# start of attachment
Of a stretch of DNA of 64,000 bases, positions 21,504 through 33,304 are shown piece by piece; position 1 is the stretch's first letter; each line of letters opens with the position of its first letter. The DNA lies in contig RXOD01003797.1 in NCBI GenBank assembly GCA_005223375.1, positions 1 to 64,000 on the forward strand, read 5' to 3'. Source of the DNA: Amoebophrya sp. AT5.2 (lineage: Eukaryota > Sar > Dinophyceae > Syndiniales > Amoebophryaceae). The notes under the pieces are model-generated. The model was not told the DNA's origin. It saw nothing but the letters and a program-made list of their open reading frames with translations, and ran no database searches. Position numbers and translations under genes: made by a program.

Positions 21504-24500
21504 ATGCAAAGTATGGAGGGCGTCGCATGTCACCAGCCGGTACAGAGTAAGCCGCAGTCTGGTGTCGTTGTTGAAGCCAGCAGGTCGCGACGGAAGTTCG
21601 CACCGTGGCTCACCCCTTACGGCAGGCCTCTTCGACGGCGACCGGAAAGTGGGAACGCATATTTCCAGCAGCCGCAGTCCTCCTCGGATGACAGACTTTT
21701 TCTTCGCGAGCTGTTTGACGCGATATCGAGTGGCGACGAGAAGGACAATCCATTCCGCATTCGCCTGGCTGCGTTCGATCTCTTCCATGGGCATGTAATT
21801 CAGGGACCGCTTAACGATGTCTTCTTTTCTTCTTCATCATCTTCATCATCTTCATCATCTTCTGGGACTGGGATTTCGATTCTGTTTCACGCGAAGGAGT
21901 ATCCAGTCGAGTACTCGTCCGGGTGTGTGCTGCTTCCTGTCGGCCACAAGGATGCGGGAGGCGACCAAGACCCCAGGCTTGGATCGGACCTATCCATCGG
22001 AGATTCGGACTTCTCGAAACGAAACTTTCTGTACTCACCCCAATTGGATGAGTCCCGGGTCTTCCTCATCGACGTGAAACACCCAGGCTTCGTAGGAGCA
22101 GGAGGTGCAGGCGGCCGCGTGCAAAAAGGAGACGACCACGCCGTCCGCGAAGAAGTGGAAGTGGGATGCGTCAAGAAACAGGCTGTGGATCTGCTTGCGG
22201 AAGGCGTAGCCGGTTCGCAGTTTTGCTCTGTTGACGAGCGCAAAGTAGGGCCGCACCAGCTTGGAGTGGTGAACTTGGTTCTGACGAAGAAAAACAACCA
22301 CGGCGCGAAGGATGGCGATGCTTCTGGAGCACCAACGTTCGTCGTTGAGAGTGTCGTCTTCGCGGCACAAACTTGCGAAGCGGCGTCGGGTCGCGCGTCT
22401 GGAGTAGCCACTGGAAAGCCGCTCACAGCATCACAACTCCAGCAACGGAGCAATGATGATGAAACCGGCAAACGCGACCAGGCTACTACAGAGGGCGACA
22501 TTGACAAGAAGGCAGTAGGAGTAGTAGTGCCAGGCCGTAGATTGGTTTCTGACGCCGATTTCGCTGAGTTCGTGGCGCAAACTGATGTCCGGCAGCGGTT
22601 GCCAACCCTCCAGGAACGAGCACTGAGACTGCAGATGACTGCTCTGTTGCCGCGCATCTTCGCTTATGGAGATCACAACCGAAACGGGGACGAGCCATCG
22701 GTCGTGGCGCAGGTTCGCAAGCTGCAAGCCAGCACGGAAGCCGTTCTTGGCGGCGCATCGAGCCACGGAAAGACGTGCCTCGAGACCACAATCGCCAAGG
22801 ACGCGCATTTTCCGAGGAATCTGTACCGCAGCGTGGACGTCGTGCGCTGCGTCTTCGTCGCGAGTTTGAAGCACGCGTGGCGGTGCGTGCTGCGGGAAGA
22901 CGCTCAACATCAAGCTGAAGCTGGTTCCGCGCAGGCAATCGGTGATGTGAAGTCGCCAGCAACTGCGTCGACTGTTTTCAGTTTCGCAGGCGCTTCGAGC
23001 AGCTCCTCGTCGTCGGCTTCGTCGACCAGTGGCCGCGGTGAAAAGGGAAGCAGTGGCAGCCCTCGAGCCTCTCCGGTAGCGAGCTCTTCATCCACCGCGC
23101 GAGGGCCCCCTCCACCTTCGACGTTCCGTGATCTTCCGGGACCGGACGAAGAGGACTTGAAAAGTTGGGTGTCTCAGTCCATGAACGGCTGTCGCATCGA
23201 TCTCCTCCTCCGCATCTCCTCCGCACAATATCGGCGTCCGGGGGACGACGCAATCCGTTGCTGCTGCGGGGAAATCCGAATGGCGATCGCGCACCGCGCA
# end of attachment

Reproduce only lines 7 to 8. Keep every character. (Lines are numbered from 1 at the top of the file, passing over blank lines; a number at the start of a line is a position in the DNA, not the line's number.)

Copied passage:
21901 ATCCAGTCGAGTACTCGTCCGGGTGTGTGCTGCTTCCTGTCGGCCACAAGGATGCGGGAGGCGACCAAGACCCCAGGCTTGGATCGGACCTATCCATCGG
22001 AGATTCGGACTTCTCGAAACGAAACTTTCTGTACTCACCCCAATTGGATGAGTCCCGGGTCTTCCTCATCGACGTGAAACACCCAGGCTTCGTAGGAGCA